Enough military equipment to run a small, very high-tech war will be laid out at the EY Centre when the annual arms show known as CANSEC comes to town at the end of May. If it blasts, bangs, or snoops — and if it’s made in Canada — it will likely be on display at the Global Defence and Security Show, a.k.a. CANSEC, the country’s largest military trade show.
It’s held in Ottawa because this is the one city in Canada where CANSEC vendors are most likely to find customers: federal politicians and the people in the military who advise them on the buying needs of the armed forces. There is also a growing security presence at CANSEC — the cops and security guards are there not only to control demonstrators but also to buy some of the hardware that’s on view.
This year’s show, which runs May 31 and June 1, is expected to draw about 11,000 people from all over the world: buyers and sellers of some of the most advanced weaponry available on the planet. About 300 companies will display their wares at this year’s show. Their goods range from the mundane — military-strength fasteners, office equipment, military magazines — to the secret. The CANSEC website lists its exhibitors, but many of the companies on that list choose to be very discreet about who they are and what they sell.
The show also generates at least one day of protests, though demonstrators are kept far from the arms dealers.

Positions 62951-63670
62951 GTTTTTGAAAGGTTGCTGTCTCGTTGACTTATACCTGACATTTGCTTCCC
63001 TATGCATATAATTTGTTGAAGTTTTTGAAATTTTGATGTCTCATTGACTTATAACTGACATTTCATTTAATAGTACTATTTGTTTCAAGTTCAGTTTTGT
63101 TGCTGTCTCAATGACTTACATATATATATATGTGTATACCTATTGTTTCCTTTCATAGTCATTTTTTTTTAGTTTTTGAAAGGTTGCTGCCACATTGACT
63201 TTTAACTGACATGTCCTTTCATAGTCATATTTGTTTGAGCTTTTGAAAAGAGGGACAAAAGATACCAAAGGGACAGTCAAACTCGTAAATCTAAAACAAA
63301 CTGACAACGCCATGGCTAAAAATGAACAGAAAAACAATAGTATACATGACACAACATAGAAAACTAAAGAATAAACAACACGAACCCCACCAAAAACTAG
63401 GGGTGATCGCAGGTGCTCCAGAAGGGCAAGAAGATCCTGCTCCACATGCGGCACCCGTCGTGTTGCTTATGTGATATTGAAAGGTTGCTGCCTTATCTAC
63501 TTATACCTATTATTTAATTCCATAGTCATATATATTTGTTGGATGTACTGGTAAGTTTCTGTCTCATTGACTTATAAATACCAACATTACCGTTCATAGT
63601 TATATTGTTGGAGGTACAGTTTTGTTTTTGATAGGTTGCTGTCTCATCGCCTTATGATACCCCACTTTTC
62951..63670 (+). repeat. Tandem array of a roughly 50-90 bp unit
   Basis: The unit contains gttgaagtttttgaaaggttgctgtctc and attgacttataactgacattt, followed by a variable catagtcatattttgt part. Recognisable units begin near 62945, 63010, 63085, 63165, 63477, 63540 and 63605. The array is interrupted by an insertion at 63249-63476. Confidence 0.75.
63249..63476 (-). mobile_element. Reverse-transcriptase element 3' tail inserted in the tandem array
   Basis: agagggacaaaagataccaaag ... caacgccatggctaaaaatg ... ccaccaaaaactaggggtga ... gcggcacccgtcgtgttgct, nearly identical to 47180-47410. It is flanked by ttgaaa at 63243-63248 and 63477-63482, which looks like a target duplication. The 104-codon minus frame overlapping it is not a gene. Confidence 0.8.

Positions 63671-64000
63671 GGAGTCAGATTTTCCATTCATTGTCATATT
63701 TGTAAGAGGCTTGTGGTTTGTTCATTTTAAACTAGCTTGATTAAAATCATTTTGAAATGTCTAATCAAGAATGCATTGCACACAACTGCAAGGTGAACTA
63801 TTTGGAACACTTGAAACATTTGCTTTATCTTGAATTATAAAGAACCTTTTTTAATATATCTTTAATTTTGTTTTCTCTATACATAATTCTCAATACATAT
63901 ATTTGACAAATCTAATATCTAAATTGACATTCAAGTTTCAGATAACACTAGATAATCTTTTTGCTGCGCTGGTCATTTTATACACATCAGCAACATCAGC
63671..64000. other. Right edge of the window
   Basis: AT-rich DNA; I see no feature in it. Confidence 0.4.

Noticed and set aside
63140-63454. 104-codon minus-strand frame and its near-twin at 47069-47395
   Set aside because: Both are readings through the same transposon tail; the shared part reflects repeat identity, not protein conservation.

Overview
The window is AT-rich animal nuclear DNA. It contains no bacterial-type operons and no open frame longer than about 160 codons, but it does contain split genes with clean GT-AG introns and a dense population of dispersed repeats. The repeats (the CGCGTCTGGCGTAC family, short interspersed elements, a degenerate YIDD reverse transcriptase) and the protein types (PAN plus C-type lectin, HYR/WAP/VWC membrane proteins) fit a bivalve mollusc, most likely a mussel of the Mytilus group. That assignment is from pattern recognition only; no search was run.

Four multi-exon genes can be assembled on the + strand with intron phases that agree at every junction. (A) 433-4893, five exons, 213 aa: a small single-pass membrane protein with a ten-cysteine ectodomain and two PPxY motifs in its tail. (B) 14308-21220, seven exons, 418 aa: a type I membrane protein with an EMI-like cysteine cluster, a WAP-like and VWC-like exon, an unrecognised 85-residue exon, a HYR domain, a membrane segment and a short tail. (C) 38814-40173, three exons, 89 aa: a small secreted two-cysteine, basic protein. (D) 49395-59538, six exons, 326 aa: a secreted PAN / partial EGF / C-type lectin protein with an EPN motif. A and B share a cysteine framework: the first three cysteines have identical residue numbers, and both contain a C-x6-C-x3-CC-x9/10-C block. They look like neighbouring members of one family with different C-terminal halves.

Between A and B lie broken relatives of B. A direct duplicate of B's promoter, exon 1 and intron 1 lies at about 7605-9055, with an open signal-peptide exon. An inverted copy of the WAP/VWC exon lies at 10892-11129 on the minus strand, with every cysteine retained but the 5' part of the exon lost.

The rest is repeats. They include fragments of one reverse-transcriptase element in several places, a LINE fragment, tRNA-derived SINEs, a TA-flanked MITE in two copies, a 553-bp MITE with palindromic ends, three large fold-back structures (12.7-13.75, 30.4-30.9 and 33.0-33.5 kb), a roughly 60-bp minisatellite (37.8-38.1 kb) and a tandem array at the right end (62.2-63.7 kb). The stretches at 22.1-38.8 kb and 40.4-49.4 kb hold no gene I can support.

Most Canadians don’t think of their country as one that sells a lot of weapons. But in reality, the Canadian arms industry is now a multi-billion-dollar business and one of the country’s major employers; many of the most seemingly innocuous companies in Canada now have a military division. Plus, Canada is the second-largest exporter of arms to the Middle East, mainly because of a controversial $15-billion deal for light-armoured vehicles between global aerospace and defence company General Dynamics and the Saudi Arabian government, which has a history of human-rights violations.
Earlier this year, a Federal Court judge rejected a bid to block the Saudi Arabian deal, but noted: “The role of the court is not to pass moral judgment on the [foreign affairs] minister’s decision to issue the export permits, but only to make sure of the legality of such a decision.”
Canada also exports state-of-the-art sniper rifles, complete with the best in night-vision technology. In addition to the arms show, CANSEC hosts dinners and a golf get-together. There are speeches from politicians, military personnel, and industry leaders, along with some awards — but that’s not what attracts people.
No, it’s the opportunity to handle the weapons and other military hardware that pulls people in. This is very much a hands-on event.
The event can also be seen as an exhibition of the world’s troubles and the solutions that are offered by military engineers and scientists. For instance, hundreds of Canadian, American, and allied soldiers have been killed in the Middle East and Afghanistan by remote-control bombs called IEDs (improvised explosive devices). One Canadian company has come up with a device that jams radio signals, rendering the IEDs useless.
About 700 booths sell everything from radar equipment to activewear to guns. And there are lots of guns: pistols, machine guns, rifles, big guns mounted on armoured vehicles. New guns require the best in support technology, such as night-vision sights. They’re also for sale.